La Perseveranza

La Perseveranza was a daily newspaper founded in Milan, the capital of Lombardy, on 29 November 1859 and published till 20 May 1922. It was generally representative of the centre-right political establishment,[1] though there were occasions when it proved more than capable of taking an independent position.

History and profileEdit

The paper was founded by a group of liberals and monarchists a few days after the annexation of Lombardy to Piedmont-Sardinia in the wider context of Italian unification. Its founders were wealthy members of the city's leading families, politically supportive of the Piedmontese First Minister, Count Cavour's unification strategy.[2] Three of the most prominent of them, Giovanni Visconti Venosta, Gaetano Negri and Stefano Jacini were members of the "Constitutional Association".[3] The starting paid up share capital of 300,000 lire was considered lavish at the time. Beneath its title early editions of La Perseveranza carried the motto "Usque ad finem" ("On to completion" / "On to the end").

La Peresveranza was produced in a broadsheet format, and had a cover price of 20 cents, which was four times the price of most competitor newspaper. Created to support unification, it quickly became the newspaper of reference for the middle class moderates and supporters of the nationalist monarchism within Milan's ruling class.

The first managing editor, who remained in the post till 1866, was Pacifico Valussi [it]. Valussi handed over control to Ruggero Bonghi, who on occasion displayed a formidable capacity for polemical journalism, and who demonstrated no great respect for Umberto I of Italy after 1878.[4] Bonghi presided over a period of expansion, raising circulation to ten thousand copies.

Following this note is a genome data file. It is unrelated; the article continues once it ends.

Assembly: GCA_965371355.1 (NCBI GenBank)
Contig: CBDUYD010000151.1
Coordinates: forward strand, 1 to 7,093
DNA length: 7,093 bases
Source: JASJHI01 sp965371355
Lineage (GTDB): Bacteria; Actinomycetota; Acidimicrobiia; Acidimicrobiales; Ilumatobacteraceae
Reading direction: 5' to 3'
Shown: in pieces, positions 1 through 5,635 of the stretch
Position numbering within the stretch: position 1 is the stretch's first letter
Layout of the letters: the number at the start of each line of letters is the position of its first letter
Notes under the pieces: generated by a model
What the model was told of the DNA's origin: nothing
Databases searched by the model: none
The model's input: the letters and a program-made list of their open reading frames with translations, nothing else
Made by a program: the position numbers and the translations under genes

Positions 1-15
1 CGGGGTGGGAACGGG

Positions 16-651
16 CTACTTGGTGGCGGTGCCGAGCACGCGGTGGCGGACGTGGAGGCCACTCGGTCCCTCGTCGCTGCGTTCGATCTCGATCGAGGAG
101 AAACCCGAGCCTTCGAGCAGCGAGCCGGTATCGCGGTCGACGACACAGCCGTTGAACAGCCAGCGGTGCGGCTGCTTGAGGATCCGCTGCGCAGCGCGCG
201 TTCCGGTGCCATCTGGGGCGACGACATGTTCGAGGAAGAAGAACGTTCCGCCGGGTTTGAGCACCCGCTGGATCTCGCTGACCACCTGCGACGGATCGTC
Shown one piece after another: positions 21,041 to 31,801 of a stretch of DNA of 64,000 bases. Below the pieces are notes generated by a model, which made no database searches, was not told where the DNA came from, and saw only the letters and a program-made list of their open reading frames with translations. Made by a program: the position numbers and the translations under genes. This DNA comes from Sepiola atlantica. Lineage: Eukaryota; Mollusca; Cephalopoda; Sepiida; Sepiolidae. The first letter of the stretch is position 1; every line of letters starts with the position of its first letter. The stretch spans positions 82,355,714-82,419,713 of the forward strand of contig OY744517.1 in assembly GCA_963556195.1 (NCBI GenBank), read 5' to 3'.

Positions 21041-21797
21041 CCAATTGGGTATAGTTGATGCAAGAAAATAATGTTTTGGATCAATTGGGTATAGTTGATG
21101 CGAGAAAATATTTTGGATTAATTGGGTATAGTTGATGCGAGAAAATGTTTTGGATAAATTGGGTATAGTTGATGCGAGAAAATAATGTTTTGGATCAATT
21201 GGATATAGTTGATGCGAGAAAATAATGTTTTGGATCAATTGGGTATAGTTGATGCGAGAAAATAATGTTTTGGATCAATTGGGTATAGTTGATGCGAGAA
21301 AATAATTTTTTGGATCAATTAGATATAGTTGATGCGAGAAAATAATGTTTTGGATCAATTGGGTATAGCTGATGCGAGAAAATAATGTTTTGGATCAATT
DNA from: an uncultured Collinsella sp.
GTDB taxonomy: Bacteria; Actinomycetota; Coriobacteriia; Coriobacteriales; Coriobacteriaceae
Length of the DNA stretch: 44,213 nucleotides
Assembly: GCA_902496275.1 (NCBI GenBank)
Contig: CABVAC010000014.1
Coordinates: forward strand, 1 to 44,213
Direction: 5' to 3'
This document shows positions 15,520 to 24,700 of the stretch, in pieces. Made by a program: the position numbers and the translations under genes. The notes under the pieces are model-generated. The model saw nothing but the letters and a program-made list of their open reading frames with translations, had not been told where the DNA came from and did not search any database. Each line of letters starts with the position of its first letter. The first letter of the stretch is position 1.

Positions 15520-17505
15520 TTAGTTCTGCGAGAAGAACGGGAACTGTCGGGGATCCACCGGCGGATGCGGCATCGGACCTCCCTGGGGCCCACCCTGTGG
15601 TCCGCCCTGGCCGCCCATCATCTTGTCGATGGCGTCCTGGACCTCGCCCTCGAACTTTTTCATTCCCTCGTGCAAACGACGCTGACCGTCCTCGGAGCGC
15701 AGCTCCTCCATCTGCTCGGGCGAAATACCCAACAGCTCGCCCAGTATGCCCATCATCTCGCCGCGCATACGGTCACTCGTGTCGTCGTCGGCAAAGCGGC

In the aftermath of the Franco-Prussian War, in 1870, Bonghi used La Perseveranza to insist that the inhabitants of Alsace-Lorraine must be permitted to vote in a referendum before any decision could be taken to transfer the territories from France to Germany.[5] On the home front he was an acute observer of Italian political trends, and sought in the newspaper's columns to oppose the crushing of the political right in the region threatened between 1862 and 1864 by conflict between the haut bourgeois "Pietmontese party" and the more aristocratically focused "Tuscan Party" centred on Florence, and the tendency to respond to crises outside parliament, in ways that he believed caused major damage to the new representative institutions of the Italian constitution. In this respect "La Perseveranza" helped to make the more moderate and modern conservatism of Lombardy more mainstream within Italian conservatism generally, sustaining understanding of the need to overcome historically based internal divisions.

La Perseveranza also took good care of the arts and culture. Contributors included Diego Sant'Ambrogio (arts criticism) and Francesco Novati (literary criticism).

ReferencesEdit

  1. ^ "I Giornali ... "La Perseveranza"". Instituto Comprensivo "G. Ferrari", Momo (Novara). Archived from the original on 6 March 2016. Retrieved 19 March 2016.
  2. ^ Giuseppe Verdi (letter writer); Pierluigi Petrobelli (compiler) (1988). Footnote 1, beneath letter to Giulio Ricordi, December 1880. Carteggio Verdi-Ricordi 1880-1881 (published exchange of letters). Instituto di studi verdiana, Parma. p. 92. ISBN 88-85065-05-8.
  3. ^ Maria Assunta De Nicola, Mario Borsa. Biografia di un giornalista, 2012, Università della Tuscia, p. 28.
  4. ^ Steed, Henry Wickham (1911). "Bonghi, Ruggero" . In Chisholm, Hugh (ed.). Encyclopædia Britannica. 04 (11th ed.). Cambridge University Press. p. 204.
  5. ^ Federico Chabod (author); William McCuaig (translator 1996) (1951). What Prussia had to teach. Italian Foreign Policy: The Statecraft of the Founders, 1870-1896. Princeton University Press, NJ. p. 49. ISBN 88-420-3595-5.